Cancer brought us closerCorinne Weldon
Corinne was 7 years old when her mother, Sue Weldon, was diagnosed with breast cancer.
“When I was first told, I was too young, and I had no idea what breast cancer was. It was a very confusing time. Nothing changed much, but I noticed small things, like my mom wasn’t in the gym and was always resting.
I remember the first time I felt scared and afraid for my mom was when I went to see her at the hospital and she just didn’t look good. My brothers and my dad were there to help me with stuff when mom couldn’t. I was lucky to have them there to help me out. Once life had gotten back to normal, I realized how much closer we had all become.
Now I look back on that time, I see how much it affected me without my noticing. Mom has been clear for six years now, but if she were to have it now, I would be terrified. But we were all here for each other, and that counts.”
I?grew up more quickly
Jenna was 18 when her mother was diagnosed with stage II breast cancer. She’s now 24 and working as a program coordinator at the Living Beyond Breast Cancer organization.
“I was away at college when my mom was diagnosed. She was due in for a mastectomy right after my exams. It was so hard being at home and seeing her lose her hair and slowly turn into a different person.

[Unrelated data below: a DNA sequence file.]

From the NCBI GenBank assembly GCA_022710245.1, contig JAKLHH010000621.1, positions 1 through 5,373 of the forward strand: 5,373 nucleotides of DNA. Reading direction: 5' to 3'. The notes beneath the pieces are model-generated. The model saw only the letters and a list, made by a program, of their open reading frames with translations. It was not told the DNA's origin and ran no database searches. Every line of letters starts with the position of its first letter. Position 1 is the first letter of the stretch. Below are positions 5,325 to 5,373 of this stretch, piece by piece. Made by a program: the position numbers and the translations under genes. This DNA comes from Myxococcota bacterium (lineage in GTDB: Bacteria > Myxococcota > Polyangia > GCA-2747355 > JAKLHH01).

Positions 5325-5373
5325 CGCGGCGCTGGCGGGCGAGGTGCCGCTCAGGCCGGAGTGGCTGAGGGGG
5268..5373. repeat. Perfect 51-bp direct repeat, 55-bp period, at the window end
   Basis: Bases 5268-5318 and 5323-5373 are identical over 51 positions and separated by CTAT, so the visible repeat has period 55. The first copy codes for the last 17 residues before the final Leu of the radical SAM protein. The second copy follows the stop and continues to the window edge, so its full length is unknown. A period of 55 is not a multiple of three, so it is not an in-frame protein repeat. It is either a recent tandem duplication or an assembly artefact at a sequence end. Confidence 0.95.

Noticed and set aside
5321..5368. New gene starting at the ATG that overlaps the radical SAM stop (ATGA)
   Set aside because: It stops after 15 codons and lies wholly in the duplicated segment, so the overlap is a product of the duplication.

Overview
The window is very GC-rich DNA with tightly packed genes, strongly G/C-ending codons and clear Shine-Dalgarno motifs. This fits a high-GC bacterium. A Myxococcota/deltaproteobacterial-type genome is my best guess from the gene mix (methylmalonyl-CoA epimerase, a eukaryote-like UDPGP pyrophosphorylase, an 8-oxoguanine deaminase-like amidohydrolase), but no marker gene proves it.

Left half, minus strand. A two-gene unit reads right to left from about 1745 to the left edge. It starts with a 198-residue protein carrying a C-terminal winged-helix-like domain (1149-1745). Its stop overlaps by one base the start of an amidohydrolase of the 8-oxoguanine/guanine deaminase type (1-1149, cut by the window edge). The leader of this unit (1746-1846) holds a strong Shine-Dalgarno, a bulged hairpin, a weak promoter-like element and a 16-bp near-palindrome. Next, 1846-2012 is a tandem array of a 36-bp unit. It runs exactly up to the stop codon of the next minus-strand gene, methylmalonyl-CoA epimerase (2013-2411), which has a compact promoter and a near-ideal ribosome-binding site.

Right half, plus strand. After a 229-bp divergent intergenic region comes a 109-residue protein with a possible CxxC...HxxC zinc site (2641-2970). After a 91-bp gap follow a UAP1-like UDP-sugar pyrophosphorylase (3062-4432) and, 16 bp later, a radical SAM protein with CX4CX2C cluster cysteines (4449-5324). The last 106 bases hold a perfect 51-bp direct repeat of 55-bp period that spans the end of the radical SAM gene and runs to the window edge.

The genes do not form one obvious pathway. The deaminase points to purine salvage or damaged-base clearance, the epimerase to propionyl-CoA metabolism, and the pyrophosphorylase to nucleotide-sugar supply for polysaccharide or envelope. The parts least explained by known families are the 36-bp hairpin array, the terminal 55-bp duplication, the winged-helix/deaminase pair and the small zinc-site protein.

I remember it all as a very confusing time. Mom is a very strong person, and I think that gave us more hope than we would have had otherwise. I saw her through different eyes when she was undergoing her treatment. The impact it had on her is that she knows never to underestimate the people in your life. The impact on me was that I grew up more quickly. When you’re 18 and in college, you think your mom will always be there.
Now, as a family, we value every day of our lives.
Live every day to the maximum
Chloe was 7 when her mom was diagnosed with breast cancer for the first time. She was 17 when she was diagnosed a second time. She is now 23 and a student.
“My worst memories are of her being sick, putting on weight and losing all the hair on her body, but she put so much energy into staying positive and fighting back. Ten years later, she was diagnosed for the second time and burst into tears when she told me. It was almost like she had been defeated. She was far more scared because she had been so adamant she would beat it the first time. She ended up resigned to the fact that dying of breast cancer may well be her fate and was a lot more emotional. My mom and I are best friends and we’ve been through so much together. Growing up seeing your mom be so sick makes you realize just how fragile life is — but resilient as well. You have to live each day as much as you can.”